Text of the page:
News is coming thick and fast over the coming hours from AMD, as the company holds its live analysts webcast. So far, the webcast has indeed confirmed much of the speculation regarding the fiji R9 390X GPU, it will indeed be using High Bandwidth Memory and will also be ‘Virtual Reality Enablement’.
The great news is that Lisa Su, AMD’s CEO, confirmed that the product launch would happen at a big event within the next few weeks. There’s only one big event (that I can think of anyway) and that’s E3 PC Gaming event, which is mid-June. This also coincides with rumors from a few days ago that OEM’s will be releasing PC’s with an R9 380 option, also in June.
Much of AMD’s presentation was focused on the usage of High Bandwidth Memory, and how it will play a key role in the future of AMD’s GPU’s, particularly Fiji (though it was hinted other GPU’s may also benefit from the technology too). Dr Lisa Su, also confirmed yet another rumor, that the cards would be available in a far smaller form factor due to not needing the extra PCB space for the GDDR5 chips.
AMD’s slide points out that the company will be first on the market with HBM, and be using a 3D HBM DRAM Die Stack on an interposer. Basically, the GPU will sit next to the HBM (High Bandwidth Memory) stack, and the interposer (think Wires) will connect the two together. AMD claims this will provide over 3x the Performance/Watt when compared to conventional GDDR5 RAM, while also providing over a 50 percent power saving too.
For those who like technical details, 2x 4-Hi HBM1 features a 1024 bit interface, and thus can 128GB per pin. This will allow low clock speeds to be used while pushing high bandwidth. AMD are said to be bypassing the HBM1 specification limit of 4GB by having SK Hynix utilize a Dual Link design, stacking 4x Dual 1GB HBM modules.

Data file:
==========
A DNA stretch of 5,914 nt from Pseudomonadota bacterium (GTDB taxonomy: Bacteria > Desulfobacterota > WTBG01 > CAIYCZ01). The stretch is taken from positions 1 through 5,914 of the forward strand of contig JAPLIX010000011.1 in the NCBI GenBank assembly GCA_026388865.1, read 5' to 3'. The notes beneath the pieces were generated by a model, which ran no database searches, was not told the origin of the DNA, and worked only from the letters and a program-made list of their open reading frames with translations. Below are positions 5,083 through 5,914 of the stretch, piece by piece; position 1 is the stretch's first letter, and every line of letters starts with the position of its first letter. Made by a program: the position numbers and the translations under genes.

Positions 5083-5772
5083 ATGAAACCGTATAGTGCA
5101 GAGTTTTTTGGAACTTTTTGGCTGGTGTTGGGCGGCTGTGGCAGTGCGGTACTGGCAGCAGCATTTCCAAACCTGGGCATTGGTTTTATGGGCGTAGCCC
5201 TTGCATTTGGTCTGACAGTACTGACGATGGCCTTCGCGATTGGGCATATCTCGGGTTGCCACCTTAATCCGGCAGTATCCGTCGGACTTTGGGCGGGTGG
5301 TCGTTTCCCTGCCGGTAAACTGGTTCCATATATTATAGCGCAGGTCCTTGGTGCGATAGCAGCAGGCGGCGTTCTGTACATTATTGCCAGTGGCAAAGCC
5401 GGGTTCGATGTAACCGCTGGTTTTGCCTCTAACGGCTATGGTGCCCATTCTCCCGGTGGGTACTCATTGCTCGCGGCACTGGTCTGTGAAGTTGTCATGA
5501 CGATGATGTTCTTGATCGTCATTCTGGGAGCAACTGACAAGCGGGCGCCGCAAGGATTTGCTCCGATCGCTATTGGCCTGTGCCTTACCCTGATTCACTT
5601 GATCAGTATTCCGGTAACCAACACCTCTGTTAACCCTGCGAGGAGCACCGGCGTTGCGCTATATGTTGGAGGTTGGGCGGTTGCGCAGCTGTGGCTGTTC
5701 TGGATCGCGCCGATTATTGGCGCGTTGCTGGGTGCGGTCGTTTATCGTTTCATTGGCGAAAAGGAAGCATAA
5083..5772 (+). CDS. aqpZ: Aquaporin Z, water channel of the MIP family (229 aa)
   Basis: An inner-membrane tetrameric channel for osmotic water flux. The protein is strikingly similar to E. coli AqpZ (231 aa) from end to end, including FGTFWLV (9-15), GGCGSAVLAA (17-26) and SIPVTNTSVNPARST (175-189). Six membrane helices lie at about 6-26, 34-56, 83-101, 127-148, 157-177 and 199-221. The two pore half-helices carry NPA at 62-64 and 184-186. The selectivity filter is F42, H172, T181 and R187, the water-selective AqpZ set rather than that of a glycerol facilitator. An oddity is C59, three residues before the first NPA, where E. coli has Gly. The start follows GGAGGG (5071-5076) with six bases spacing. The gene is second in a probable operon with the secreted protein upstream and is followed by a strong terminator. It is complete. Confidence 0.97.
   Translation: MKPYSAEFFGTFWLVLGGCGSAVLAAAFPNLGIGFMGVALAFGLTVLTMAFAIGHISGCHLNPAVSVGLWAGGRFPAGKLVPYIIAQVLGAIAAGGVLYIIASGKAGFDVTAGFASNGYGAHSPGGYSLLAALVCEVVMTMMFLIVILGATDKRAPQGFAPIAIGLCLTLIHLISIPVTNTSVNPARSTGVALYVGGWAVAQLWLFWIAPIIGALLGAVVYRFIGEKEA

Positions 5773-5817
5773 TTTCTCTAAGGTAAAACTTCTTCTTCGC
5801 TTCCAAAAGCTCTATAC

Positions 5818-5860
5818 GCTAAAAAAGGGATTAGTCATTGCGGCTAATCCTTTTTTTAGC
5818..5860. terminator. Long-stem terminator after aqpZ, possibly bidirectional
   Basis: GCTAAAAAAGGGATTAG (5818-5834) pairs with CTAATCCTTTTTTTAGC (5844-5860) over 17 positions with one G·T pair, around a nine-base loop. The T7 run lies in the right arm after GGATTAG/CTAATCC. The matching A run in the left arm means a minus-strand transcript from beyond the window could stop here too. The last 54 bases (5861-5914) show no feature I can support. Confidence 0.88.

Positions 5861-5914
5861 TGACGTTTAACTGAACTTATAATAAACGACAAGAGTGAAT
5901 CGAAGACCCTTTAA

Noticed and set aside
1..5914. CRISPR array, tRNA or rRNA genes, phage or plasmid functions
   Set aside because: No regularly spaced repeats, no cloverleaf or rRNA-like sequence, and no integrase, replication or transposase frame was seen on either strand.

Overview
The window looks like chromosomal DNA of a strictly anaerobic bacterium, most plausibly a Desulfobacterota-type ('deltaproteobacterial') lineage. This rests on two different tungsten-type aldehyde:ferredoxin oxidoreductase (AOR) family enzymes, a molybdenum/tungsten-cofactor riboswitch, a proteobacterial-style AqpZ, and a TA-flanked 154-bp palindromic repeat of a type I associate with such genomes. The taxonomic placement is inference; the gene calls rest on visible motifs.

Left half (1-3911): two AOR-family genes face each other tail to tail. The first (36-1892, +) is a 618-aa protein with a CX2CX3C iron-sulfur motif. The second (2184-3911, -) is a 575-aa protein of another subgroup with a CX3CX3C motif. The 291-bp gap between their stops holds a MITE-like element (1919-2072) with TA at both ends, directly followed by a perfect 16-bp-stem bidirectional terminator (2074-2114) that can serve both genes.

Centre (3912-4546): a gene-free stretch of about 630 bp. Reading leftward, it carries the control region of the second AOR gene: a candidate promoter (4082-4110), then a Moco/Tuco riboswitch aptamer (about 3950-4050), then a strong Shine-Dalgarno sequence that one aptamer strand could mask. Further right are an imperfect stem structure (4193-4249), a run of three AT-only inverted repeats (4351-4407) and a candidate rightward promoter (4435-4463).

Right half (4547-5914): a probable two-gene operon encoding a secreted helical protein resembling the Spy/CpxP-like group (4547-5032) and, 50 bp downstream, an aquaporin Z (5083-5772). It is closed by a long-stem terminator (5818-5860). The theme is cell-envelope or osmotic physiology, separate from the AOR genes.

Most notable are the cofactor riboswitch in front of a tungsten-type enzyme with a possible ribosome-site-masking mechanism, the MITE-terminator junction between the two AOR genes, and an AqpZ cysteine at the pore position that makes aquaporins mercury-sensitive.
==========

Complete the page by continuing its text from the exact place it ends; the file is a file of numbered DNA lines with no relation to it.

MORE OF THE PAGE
The aim for the GPU will be power effiency, with AMD touting the Radeon 300 as being built for DirectX 12, and also pushing the LiquidVR (their technology to reduce latency for Virtual Reality displays) and also high resolution gaming (4K).
In the future, AMD’s Mark Papermaster revealed that Fiji’s successor (the Radeon 400 series) will be twice as power efficient. Supposedly Greenland (part of the Arctic Island GPU architecture) will owe its efficiency to switching to a new FinFet process technology.
Dr Lisa Su also confirmed that while HBM1 will be used in Radeon 300, the companies Radeon 4xx GPU’s will indeed shift to the even faster High Bandwidth Memory 2.
Shifting attention to AMD’s FX CPU’s, it was confirmed that the companies Zen line of X86-64 CPU’s will indeed be using a high core count (though a specific number wasn’t mentioned, but it’s likely 8 or more, given leaks) and will indeed feature Multi-Threading. It goes without saying AM4 will use DDR4, and it is also confirmed AMD’s 7th generation APU’s will also use the AM4 socket too.
AMD also point out that their shift to Simultanous Multithreading (SMT) will provide a high throughput – it’s likely this technology will work more similarly to how Intel handle their multithreading – in other words, Hyper Threading. AMD have also introduced a new cache system, designed to improve bandwidth and improve latency. We’ve heard this touched on with leaks, but I am hoping for more information over the coming few days. There will supposedly be 512KB of level 2 cache per core, and four cores (which make a Zen unit) will share 8MB of level 3 cache.
AMD promise up to 40 percent more instructions per clock compared to Zen, and in the above graph you can see that the company are also planning out their Zen+ strategies too.
There are still a lot of questions, and the exact specs of the Fiji (or indeed, any of the 300 series) GPUs still remains a mystery. So too does the ARM based APU’s AMD are planning to produce, but there’s one thing for sure, if they can deliver this technology, it will be very interesting how their competitors (Intel next year, when Zen is released, and Nvidia with Maxwell) respond.
Perhaps the biggest ‘plus’ with the Radeon 300 series will be lower power consumption and a better form factor. Early R9 290X cards were notoriously hot and noisy, and spoiled a lot of AMD’s progress (combined with customers being priced gouged thanks to BitMiners). A sleeker and more powerful design is a tantalizing proposition, providing the cards are priced aggressively and we don’t witness a paper launch.